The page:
The record picked up almost seamlessly from where the Cravs left off 30 odd years ago, with a blistering sound as temporally unclassifiable in the 21st century as it was in the 20th. And so, ladybugs and gentleflies, they were back.

And now in 2017 they bring us a new album ‘Dustbin of Sound’, a work whose strangeness and charm seem once again exempt from shelf life.

‘King of Walking Away’ (the intro to which is pleasingly reminiscent of John Coltrane’s ‘Acknowledgement’) operates as a lyrical and musical mission statement – angular, discordant, earnest yet playfully political, and dosed to the eyeballs with time-honoured Cravatian absurdism, which features beauteous head boy The Shend crooning what must be one of the lines of year: ‘when you bathe that desire I’m an electric fire balanced precariously on your porcelain rim’.

From here on, Shend and his crackpot company lead a stentorian charge through The House that Cravats Built – starting with a party in the parlour of the ‘Batterhouse’, then up the stairs to race around the mutated surf rock corridors of ‘Motorcycle Man’, ‘100 Percent’ and ‘Bury the Wild’, before pausing on a moonlit landing to observe an evil child pushing a naive parent down the stairs to the cuckoo strains of ‘Whooping Sirens’, saxes blazing all the while.

The rompingly sardonic ‘Hang Them’ and frenzied ‘Big Red Car’ segue beautifully into the album’s closer (and one of my personal favourites), ‘All U Bish Dumpers’, which finds The Cravats’ Dadaist preposterousness in full flight (‘the squirrel’s role was to goad idiots toward an unidentified trestle montage’).

A friend of mine who was lucky enough to experience the Cravs in concert several times during the early 80s once put their lack of broader appeal down to the fact that they were ‘too punk for the new wave crowd and too new wave for the punk crowd’. One would like to think that these days the two are far from mutually exclusive, and that cross-pollinators in a class of their own like The Cravats would now receive the adoration they so deserve – though if they don’t, I doubt it will matter to them very much.

Some are made for the margins, and that is why these fine gentlemen of the squonky cloth remain as timeless, savage and brilliant as ever.

Now tie a Cravat about your scrawny neck and feel it constrict until you’re forced into a hangman’s dance in the Dustbin of Sound. You just might enjoy it.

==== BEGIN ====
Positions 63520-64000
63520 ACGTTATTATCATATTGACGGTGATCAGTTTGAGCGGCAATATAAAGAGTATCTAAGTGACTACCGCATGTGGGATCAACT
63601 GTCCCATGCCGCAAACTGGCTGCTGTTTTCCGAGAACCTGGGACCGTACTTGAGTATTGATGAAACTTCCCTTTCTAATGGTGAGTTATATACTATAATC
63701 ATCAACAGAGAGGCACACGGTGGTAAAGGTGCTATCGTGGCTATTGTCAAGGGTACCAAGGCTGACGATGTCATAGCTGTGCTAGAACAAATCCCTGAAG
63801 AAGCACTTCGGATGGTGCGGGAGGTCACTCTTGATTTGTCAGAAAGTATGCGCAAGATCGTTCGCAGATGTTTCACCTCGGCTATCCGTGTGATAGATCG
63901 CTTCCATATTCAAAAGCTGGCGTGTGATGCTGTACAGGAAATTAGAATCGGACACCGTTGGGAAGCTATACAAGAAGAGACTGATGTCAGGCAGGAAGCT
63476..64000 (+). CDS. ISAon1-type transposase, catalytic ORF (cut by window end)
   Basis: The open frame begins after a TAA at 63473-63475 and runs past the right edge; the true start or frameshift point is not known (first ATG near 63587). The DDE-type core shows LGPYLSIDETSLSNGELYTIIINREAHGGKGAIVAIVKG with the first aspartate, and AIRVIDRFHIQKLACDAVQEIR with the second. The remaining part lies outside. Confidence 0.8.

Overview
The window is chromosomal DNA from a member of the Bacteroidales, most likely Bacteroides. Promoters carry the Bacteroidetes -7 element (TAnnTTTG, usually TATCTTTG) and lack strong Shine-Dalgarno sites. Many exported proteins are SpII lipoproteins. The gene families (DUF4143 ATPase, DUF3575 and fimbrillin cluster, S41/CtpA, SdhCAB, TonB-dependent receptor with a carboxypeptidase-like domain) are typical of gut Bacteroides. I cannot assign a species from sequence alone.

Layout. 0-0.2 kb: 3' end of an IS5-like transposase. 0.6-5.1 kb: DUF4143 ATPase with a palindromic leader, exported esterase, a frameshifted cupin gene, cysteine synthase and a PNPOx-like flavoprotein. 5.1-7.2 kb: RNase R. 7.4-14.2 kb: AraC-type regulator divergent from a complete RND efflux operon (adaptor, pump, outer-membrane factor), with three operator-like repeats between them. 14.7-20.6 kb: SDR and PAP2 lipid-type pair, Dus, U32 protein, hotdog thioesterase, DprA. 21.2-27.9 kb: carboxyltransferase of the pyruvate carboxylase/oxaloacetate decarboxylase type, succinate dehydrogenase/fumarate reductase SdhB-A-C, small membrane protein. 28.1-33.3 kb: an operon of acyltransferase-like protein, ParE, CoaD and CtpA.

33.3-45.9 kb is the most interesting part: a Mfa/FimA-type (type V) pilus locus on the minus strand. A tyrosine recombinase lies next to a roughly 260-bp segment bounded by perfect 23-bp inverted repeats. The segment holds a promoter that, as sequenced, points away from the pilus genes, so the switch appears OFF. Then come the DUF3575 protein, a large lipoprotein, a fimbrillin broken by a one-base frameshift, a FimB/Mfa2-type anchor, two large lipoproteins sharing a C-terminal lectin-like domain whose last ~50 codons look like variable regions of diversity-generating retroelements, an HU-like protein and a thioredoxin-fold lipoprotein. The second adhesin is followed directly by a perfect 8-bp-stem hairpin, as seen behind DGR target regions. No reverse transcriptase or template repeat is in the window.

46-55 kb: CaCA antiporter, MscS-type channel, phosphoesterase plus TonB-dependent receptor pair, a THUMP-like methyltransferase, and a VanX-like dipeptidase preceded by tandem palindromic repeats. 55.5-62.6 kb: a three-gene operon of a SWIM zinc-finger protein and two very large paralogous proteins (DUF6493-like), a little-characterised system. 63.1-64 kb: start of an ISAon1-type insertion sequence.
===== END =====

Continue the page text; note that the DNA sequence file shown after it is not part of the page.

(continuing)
Album Review : The Bomber Jackets “Kudos to The Bomber Jackets”

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Ed Zed on the timeless, wry, & disappointed post-punk pop greyness of The Bomber Jackets

Imagine if an austere 80s / 90s British TV police drama made an album. Cracker or something like that. It’s tempting to think that Robbie Coltrane’s cynical title character might have created the album in question using various yard sale synths and a 4-track during his younger, marginally more optimistic days before becoming an overweight jaded detective, but I don’t mean that.
I mean if the show itself made an album. Its whole environment – the concrete skies, the whimpering tea machine, the energetically melancholy whine of the rusted playground swing and every one of the poor bastards who’s suffered through the monochrome mire of Cracker‘s world, week in, week out. That album might sound something like Kudos to The Bomber Jackets. I mean that as a sincere compliment. Buy it.

Album Review : Jlin “Black Origami”

Ed Zed, one half of apocalyptic, futuristic, brilliant, junk punk duo the Casual Sexists would follow Jlin anywhere. Here’s why…

a4190542042_10It’s only July, and I know it already – this is going to be my number 1 album of 2017. The bone-rattling charge of Jlin’s Daedalean opus shakes me to the very core, and remains undiminished the more I listen to it – in fact it grows even stronger each time.

I wonder if it’ll soon become too much for my weathered frame (and the weathered emotions it houses) to bear? Let it.
Black Origami – what a perfect name for this collection of raw materials sculpted by Jlin with such dexterity into fresh, elaborate forms, that seem both ancient and impossibly futuristic. Her footwork roots are now but a ghost, shimmering beneath the multi-tentacled rhythms and vocal fragments that bind the album so tightly together, reminding us of how far Jlin has travelled, sonically, in such a short space of time.
Seamlessly blending polyrhythmic African beats with rapid-fire, clipped electronics and occasionally unsettling samples that reflect the turmoil of our times, Black Origami plunges deep into history to make its very modern statement.
It’s hard to know where the inimitable Jlin will go from here, but wherever it is I’m going right along with her. I can’t bloody wait…

 

Listen here :

https://open.spotify.com/embed/artist/23QKqAkKwti9zBiac6RFBA